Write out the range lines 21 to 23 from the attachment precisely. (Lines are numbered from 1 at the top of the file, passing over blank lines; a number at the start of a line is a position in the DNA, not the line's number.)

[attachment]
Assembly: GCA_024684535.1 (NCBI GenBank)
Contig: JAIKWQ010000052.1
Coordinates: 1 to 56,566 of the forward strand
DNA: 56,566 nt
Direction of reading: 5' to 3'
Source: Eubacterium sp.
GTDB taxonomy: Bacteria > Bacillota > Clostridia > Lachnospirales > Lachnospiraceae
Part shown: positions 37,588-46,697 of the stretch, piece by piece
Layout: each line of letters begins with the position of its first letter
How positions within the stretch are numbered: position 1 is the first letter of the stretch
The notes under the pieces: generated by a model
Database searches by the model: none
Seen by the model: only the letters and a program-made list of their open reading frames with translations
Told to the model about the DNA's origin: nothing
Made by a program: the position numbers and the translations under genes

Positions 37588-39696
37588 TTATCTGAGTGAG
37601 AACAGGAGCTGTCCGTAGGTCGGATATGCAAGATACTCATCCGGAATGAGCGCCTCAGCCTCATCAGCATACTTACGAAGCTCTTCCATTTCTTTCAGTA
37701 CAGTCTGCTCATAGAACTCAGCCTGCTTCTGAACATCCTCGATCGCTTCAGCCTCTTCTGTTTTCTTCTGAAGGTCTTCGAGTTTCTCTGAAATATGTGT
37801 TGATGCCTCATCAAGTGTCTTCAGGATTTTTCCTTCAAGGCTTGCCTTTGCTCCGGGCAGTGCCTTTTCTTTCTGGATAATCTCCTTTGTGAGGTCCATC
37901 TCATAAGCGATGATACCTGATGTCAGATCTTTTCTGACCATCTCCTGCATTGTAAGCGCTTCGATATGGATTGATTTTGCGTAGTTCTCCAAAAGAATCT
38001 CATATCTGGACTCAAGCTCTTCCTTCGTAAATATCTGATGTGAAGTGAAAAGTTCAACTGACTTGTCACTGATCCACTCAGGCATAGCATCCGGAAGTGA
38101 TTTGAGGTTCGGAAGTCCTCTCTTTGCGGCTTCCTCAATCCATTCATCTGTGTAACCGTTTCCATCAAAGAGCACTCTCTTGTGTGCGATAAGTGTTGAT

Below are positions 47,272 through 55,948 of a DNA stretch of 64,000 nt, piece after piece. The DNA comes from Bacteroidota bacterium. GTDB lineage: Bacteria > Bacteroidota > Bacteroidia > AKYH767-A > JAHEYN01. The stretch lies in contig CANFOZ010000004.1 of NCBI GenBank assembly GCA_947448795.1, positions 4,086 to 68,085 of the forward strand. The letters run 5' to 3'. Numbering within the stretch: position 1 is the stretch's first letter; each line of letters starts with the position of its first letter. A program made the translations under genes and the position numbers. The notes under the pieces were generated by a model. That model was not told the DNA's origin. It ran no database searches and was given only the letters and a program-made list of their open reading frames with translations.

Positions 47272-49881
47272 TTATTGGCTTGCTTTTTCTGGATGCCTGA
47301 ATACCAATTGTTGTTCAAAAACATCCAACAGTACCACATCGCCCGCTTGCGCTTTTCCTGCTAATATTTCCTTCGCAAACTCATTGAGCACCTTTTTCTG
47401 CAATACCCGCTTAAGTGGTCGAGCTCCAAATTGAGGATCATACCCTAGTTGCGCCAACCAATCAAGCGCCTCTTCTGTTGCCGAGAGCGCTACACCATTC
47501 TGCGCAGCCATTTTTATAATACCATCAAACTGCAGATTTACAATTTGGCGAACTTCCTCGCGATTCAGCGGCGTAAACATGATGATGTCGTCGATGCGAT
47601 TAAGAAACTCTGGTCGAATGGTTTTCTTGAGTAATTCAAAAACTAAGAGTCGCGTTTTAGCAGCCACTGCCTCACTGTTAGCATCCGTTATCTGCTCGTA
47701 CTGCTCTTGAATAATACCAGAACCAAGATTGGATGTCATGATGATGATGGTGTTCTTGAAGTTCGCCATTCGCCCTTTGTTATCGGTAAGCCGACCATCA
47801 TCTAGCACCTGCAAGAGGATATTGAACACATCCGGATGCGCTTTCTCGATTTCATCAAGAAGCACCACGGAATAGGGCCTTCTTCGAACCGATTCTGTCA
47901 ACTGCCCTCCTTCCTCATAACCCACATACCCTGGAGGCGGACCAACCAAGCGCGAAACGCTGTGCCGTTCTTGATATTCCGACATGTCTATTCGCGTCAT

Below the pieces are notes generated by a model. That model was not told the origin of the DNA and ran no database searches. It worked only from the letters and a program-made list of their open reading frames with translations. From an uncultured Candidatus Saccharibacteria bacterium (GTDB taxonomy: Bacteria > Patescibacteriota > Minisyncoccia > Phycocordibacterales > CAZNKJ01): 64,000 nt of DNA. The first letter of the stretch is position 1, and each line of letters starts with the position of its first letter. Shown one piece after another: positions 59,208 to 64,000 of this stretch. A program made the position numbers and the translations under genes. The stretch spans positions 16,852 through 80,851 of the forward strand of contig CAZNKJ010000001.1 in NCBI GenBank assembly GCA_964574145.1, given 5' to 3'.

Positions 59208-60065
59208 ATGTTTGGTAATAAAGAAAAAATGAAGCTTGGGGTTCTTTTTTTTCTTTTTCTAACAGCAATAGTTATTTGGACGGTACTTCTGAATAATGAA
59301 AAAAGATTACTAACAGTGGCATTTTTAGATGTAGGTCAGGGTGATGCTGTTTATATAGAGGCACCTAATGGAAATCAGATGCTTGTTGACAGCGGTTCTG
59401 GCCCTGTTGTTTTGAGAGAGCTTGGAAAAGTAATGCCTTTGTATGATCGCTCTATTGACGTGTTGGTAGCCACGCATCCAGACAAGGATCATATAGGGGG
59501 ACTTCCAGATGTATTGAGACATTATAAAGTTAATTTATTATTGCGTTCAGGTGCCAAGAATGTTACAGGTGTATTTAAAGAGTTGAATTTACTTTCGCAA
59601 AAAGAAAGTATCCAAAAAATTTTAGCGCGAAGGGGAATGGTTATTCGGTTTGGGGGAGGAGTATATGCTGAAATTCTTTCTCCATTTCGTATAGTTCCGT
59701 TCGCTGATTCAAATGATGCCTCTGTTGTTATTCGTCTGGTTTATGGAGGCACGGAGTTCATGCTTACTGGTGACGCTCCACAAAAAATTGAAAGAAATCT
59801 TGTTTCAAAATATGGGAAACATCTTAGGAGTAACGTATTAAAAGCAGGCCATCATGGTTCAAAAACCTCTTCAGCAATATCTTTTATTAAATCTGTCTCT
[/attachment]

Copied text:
37901 TCATAAGCGATGATACCTGATGTCAGATCTTTTCTGACCATCTCCTGCATTGTAAGCGCTTCGATATGGATTGATTTTGCGTAGTTCTCCAAAAGAATCT
38001 CATATCTGGACTCAAGCTCTTCCTTCGTAAATATCTGATGTGAAGTGAAAAGTTCAACTGACTTGTCACTGATCCACTCAGGCATAGCATCCGGAAGTGA
38101 TTTGAGGTTCGGAAGTCCTCTCTTTGCGGCTTCCTCAATCCATTCATCTGTGTAACCGTTTCCATCAAAGAGCACTCTCTTGTGTGCGATAAGTGTTGAT